Ivory Coast reconciliation commission launched
Ivory Coast's Truth, Reconciliation and Dialogue Commission has launched, with its star member - footballer Didier Drogba - absent from its first meeting.
Commission chairman Charles Konan Banny said the body would try to forge unity among bitterly divided Ivorians.
About 3,000 people were killed and 500,000 displaced in violence after disputed elections last year.
Mr Banny joked that Mr Drogba was the commission's number 11, but was absent because of injury.
The Ivorian and Chelsea football star was taken to hospital last month after being knocked unconscious in a match between Chelsea and Norwich City.
Mr Drogba represents Ivory Coast's diaspora on the 11-member commission, whose members were appointed by President Alassane Ouattara on Monday.
The footballer is extremely popular in Ivory Coast and could help promote reconciliation in a country racked by a decade-long conflict, correspondents say.
Mr Ouattara took power in April with the backing of UN and French forces after the capture of his predecessor, Laurent Gbagbo, in the main city, Abidjan.
Mr Gbagbo refused to accept defeat in November's presidential poll, despite the UN declaring Mr Ouattara - his long-time foe - the winner.
Mr Banny - an economist who served as prime minister in 2006 - said the commission would help Ivory Coast reclaim its place in the world of civilised nations.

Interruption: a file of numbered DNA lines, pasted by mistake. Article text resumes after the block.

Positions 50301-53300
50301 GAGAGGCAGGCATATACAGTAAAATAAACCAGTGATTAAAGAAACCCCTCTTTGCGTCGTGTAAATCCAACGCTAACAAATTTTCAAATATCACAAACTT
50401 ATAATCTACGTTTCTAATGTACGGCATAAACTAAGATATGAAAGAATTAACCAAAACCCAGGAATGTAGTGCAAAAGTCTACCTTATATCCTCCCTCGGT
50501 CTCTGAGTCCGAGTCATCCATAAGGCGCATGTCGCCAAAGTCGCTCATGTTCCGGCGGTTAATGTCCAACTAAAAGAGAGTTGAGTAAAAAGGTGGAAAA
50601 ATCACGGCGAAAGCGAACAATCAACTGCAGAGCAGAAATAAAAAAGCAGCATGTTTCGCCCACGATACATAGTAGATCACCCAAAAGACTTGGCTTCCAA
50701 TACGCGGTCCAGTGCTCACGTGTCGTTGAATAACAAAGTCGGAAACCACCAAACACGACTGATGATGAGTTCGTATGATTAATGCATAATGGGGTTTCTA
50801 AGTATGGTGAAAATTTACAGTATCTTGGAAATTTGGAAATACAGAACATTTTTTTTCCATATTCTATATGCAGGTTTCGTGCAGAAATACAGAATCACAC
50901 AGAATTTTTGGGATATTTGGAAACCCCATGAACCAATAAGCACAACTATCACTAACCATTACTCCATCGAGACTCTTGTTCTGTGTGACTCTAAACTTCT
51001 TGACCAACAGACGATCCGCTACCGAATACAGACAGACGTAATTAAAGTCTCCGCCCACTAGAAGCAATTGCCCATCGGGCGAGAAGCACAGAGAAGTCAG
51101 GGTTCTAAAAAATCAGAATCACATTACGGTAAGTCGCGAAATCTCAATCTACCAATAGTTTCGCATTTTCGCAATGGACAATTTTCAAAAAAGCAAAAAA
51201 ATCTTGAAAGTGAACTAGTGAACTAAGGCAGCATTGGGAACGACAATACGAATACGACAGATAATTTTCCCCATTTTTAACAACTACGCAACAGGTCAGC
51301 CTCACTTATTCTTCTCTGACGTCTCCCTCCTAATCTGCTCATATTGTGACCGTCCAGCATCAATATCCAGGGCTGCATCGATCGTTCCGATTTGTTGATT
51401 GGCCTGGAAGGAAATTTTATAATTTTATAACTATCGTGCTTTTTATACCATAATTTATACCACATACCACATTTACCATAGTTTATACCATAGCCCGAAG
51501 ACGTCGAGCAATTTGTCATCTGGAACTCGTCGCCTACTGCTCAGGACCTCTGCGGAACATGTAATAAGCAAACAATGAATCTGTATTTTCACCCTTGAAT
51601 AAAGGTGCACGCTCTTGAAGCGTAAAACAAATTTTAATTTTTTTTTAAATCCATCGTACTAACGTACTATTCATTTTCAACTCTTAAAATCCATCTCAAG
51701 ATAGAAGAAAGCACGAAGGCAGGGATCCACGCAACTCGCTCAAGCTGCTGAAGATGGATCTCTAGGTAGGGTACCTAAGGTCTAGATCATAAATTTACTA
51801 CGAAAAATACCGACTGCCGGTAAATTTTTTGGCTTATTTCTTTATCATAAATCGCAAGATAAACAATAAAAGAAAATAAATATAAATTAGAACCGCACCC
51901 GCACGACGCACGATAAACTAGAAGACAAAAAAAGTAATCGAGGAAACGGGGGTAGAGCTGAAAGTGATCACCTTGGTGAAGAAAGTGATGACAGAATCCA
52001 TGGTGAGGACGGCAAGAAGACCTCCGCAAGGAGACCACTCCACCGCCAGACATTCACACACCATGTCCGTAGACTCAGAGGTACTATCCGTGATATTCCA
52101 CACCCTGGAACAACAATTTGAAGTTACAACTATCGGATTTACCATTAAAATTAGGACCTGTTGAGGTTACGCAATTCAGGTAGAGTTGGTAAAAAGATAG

"We've been through a difficult period - these difficult moments are part of our history," he said. "We have to truthfully accept what happened.
"Everyone needs to take responsibility for the part they played in this rather inglorious page in our history. And now, it's a question of writing a new page - and this commission was created for that."
The commission has three vice-chairmen - King Desire Amon Tanoe of the Nzima ethnc group, Catholic Archbishop Paul-Simeon Ahouanan of Bouake and Muslim High Council of Imams President Cheick Boikary Fofana.
Other members represent different regions of the country and include Professor Sery Bailly, a long-time ally of Mr Gbagbo.
Last month, Ivory Coast's prosecutor Simplice Kouadio Koffi said Mr Gbagbo and his wife, Simone, had been charged with looting, armed robbery, and embezzlement.
The charges relate to the post-election period when Mr Gbagbo used state funds, including hundreds of millions of dollars from the central bank, in his attempt to stay in power.
Mr Ouattara said that his government would pursue reconciliation, but there would also be justice for victims of the conflict.